EU ends solar panel row with China

03 Aug 2013


The European Commission (EC), executive arm of the European Union (EU), yesterday gave its approval for an amicable settlement of the solar panel dispute with China, bringing an end to the EU's biggest trade row of its kind.

Solar panelEarlier in June, the EU decided to impose punitive tariffs of up to 67.9 per cent on the import of Chinese solar panels in order to restrict dumping of solar panels below cost in the 28-nation bloc, in order to protect the European solar industry. (See: EU to impose high tariffs on Chinese solar panels to check dumping)

The new decision involves setting a minimum price and volume limit for imported Chinese solar panels until the end of 2015. Chinese manufacturers who become part of the deal, will be free from the 'anti-dumping duties' imposed by the EU in June.

''The Commission adopted a decision to accept the undertaking offered by Chinese exporting producers of solar panels, as well as a regulation exempting these participating companies from the payment of provisional anti-dumping duties,'' the EC said in a release.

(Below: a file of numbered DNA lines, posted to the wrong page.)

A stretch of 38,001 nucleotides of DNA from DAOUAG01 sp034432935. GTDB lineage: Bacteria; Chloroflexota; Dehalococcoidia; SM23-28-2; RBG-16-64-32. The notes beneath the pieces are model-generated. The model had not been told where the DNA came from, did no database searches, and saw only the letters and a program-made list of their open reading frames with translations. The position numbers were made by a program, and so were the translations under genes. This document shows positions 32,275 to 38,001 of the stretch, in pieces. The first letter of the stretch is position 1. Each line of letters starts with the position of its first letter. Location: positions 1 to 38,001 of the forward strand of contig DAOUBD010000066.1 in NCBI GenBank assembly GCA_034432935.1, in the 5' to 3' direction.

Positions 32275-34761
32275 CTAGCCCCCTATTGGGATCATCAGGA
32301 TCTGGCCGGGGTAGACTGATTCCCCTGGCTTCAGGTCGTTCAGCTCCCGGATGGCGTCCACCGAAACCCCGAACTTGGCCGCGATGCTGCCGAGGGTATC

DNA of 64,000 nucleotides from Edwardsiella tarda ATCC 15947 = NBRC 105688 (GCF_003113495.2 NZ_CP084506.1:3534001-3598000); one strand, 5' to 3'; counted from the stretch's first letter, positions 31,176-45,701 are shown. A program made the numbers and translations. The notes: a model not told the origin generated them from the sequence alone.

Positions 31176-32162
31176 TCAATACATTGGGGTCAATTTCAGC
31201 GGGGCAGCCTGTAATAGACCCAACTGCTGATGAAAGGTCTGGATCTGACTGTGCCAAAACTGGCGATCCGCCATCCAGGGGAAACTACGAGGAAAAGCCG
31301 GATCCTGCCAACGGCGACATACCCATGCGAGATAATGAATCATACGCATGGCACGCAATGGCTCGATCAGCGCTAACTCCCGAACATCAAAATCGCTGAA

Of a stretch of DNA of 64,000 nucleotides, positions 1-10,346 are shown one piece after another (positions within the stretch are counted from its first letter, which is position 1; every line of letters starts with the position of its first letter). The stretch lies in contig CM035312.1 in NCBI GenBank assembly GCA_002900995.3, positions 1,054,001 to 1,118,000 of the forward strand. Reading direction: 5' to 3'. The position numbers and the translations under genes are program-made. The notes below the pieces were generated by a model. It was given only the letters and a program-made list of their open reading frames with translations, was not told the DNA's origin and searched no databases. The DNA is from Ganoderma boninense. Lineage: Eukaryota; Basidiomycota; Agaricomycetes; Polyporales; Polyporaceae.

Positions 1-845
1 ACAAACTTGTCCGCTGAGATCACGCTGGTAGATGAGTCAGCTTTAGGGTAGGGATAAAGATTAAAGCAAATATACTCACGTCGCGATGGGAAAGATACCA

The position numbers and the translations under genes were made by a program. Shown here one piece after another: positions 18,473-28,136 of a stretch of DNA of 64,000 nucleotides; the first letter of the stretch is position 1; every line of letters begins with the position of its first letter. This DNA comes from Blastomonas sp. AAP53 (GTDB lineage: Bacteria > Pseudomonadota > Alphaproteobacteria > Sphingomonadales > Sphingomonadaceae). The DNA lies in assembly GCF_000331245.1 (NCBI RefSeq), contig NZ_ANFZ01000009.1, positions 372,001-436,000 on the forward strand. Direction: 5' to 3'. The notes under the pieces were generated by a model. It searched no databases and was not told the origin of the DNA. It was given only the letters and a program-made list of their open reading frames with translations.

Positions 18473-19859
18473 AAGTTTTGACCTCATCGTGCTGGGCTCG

The legal acts pertaining to the EC's decision will be published in the EU's official journal today and those will become effective from 6 August.

''As a consequence, those Chinese companies participating in the price undertaking will be exempted from paying any anti-dumping duties as of 6 August, whereas those companies not participating will pay the increased anti-dumping duties that have been announced on 5 June 2013,'' the EC said.

According to the statement, the resolution received ''almost unanimous support from the member states,'' although details have not been revealed.

Last week, following ''intensive talks'' with Chinese solar panel manufactures, the European commissioner for trade Karel De Gucht arrived at a settlement through enforcement of curbs on Chinese solar panels and removal of import tariffs.

Under the terms, the minimum price would be €0.56 per watt of annual imports from China up to a limit of 7 gigawatts. The provisional duties would be in the range of 37.3 per cent to a maximum of 67.9 per cent, depending on the company.

In an interview with Bloomberg Television, De Gucht said: ''This is going to stabilise the market. I hope that this deal is going to give the necessary oxygen to the European companies, and also companies from other countries, to invest again in research and development so that we can develop a new generation of solar panels.''

Solar panels account for over 6 per cent of China's exports to Europe, which made them one of the largest Chinese exports to the EU. In 2011, Chinese exports of panels and their main components to the EU stood at around €21 billion ($27.4 billion).

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